A weekly report prepared by the staff of the Ministry of Agriculture, Food and Rural Affairs (OMAFRA). If you require further information, regarding this report, call the Elora Resource Centre at 519-846-0941. Office hours: 8:30 a.m. to 4:30 p.m. For technical information, call the Agricultural Information Contact Centre at 1-877-424-1300 or visit the OMAFRA website: www.ontario.ca/omafra
October 23, 2020
Phosphorus (P) is important for the proper growth of cereal crops. P has been found to be a limiting nutrient in plant growth and is necessary for many key energy functions, such as cellular energy transfer, photosynthesis, and respiration (Grant et al., 2001). These functions can result in more uniform emergence, increased root development, and enhanced winter survival in cereal crops, which can all lead to overall increased yields and profitability. In order to obtain optimal yields, it is very important that P be applied at the early stages of growth (Grant et al., 2001). For cereal crops, P fertilizer tends to function best when phosphate is drilled with the seed (OMAFRA, 2017). Therefore, it is crucial for growers to use a starter P fertilizer at planting in order to obtain optimal yields of their cereal crops.
However, the use of P in agricultural settings does pose multiple challenges to growers as well as the environment. P is a non-renewable resource that is mined for agricultural use, which is becoming increasingly scarcer for food production (Veneklaas et al., 2012). Phosphate ions also have a high capability of being adsorbed to soils, making it increasingly difficult for crops to uptake this necessary nutrient (Grant et al., 2001). Only 15-30% of added P is actually successful in being taken up by plant roots (Cordell & White, 2014). This results in an overall over-application of P fertilizers for agricultural use in order for optimal growth of crops to be achieved (van de Wiel et al., 2016). This over-application often leads to unused P being either bound within soils or resulting in runoff, often ending up in water bodies and causing eutrophication of these areas (Schroeder et. al., 2011). Therefore, in place of over-applying P fertilizers for agricultural production, utilizing varieties of crops that are more efficient at using and uptaking P may prove to be a more effective alternative.
Phosphorus use efficiency (PUE) is a trait that increases a plant’s ability to use P more efficiently overall, which can be achieved through the breeding of varieties of crops with PUE traits (van de Wiel et al., 2016). For a plant to be efficient with its use of P, it should be capable of efficiently taking up soil P as well as mobilizing it throughout the plant (van de Wiel et al., 2016). The need for more PUE wheat crops is also a growing area of interest in the agriculture industry. The amount of P fertilizer needed for wheat production can prove to be substantially higher than other common crop species such as rice and maize, due to wheat’s decreased ability to uptake bound soil P (Su et al., 2009). Therefore, it is necessary that studies be carried out to find wheat varieties with PUE traits, as this would allow for significantly less P to be added to soils, since a large percentage of P in agriculture is used for wheat production.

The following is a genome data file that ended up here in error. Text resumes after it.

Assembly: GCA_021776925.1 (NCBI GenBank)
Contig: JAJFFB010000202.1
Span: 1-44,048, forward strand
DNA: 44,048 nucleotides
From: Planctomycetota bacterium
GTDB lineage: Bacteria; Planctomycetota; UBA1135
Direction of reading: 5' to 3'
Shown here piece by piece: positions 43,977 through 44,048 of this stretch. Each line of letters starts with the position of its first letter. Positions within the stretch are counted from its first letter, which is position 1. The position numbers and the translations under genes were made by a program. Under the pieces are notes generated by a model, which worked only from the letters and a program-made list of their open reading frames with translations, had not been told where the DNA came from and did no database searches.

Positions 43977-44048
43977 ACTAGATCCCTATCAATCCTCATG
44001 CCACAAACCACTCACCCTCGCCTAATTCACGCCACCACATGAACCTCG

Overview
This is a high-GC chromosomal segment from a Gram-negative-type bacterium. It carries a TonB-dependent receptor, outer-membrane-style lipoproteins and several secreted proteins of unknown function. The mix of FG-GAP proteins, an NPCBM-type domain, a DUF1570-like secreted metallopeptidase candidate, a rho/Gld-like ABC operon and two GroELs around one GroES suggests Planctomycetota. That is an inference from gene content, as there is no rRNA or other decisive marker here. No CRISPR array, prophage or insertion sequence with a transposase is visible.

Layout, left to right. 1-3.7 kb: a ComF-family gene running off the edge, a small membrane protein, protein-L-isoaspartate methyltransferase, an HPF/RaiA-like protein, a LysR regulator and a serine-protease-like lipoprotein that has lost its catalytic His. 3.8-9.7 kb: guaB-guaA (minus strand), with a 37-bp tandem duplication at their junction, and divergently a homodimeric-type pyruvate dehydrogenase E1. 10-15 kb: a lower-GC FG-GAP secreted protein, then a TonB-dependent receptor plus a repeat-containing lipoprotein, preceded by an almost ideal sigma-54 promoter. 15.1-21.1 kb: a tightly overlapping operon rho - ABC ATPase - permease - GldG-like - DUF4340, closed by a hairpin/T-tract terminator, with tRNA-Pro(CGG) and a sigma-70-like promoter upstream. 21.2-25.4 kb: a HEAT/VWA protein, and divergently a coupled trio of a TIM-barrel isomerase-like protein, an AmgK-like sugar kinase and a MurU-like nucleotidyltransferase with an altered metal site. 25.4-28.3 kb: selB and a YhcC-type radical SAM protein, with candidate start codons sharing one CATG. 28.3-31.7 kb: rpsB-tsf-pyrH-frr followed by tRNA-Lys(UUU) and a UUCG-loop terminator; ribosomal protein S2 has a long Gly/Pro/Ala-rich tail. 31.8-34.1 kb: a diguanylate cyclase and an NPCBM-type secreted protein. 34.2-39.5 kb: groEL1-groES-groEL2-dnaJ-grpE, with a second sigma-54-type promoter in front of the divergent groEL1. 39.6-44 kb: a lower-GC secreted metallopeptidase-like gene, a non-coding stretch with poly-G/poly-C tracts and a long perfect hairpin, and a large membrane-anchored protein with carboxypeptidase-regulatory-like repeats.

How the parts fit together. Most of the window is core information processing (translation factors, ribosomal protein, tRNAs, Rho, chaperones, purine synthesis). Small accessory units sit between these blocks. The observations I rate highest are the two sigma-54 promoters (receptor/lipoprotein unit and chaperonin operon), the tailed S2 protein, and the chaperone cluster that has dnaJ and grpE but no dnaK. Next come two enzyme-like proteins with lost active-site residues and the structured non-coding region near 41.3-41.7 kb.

Studies such as that of grad student Kaitlyn Sjonnesen at the University of Guelph have aimed to assist in solving this issue by discovering PUE traits in a variety of winter wheat genotypes. This study consists of 200 varieties of winter wheat, each variety having one plot with low added P at planting and one with high P applied at planting. This allows for observations to be made when comparing the two plots based on growth characteristics such as, heading dates, maturity dates, incidence of crop diseases, and seed yield. A QTL analysis will then be run on these winter wheat varieties in order to detect DNA markers that are responsible for PUE traits. The objective of this study is to discover varieties of winter wheat that display PUE traits physically and genetically, so as to allow plant breeding programs to use these genotypes of winter wheat for future crosses.
As of yet, there are no notable PUE winter wheat cultivars available in the Ontario region. However, projects such as that of Kaitlyn Sjonnesen are aiming to report the results of these performance trials and indicate which winter wheat varieties were phosphorus-deficiency tolerant as well as phosphorus-responsive. This information from the study, which will likely be released in early 2021, would be beneficial to growers, as these indicated varieties may already be available for commercial use in Ontario.
Studies such as this are so important, as discovering crop varieties with PUE traits will result in future benefits for the environment and for growers. Identifying these types of PUE winter wheat lines impacts growers, as they are able to apply less P fertilizer, which proves to be a more cost-effective choice. This reduction in P fertilizer use will also lead to less P moving off target by being bound in the soil or causing pollution due to runoff. While the use of P in agriculture cannot be avoided as it is essential for proper crop growth and has no alternatives for its use, the use of PUE crops is allowing for a more efficient use of P use in agriculture.
Written by Bailey Fleet, University of Guelph. Bailey was a summer student under the USEL program and worked under the supervision of Nick Wilker from the university’s wheat breeding lab and Joanna Follings, Cereals Specialist, OMAFRA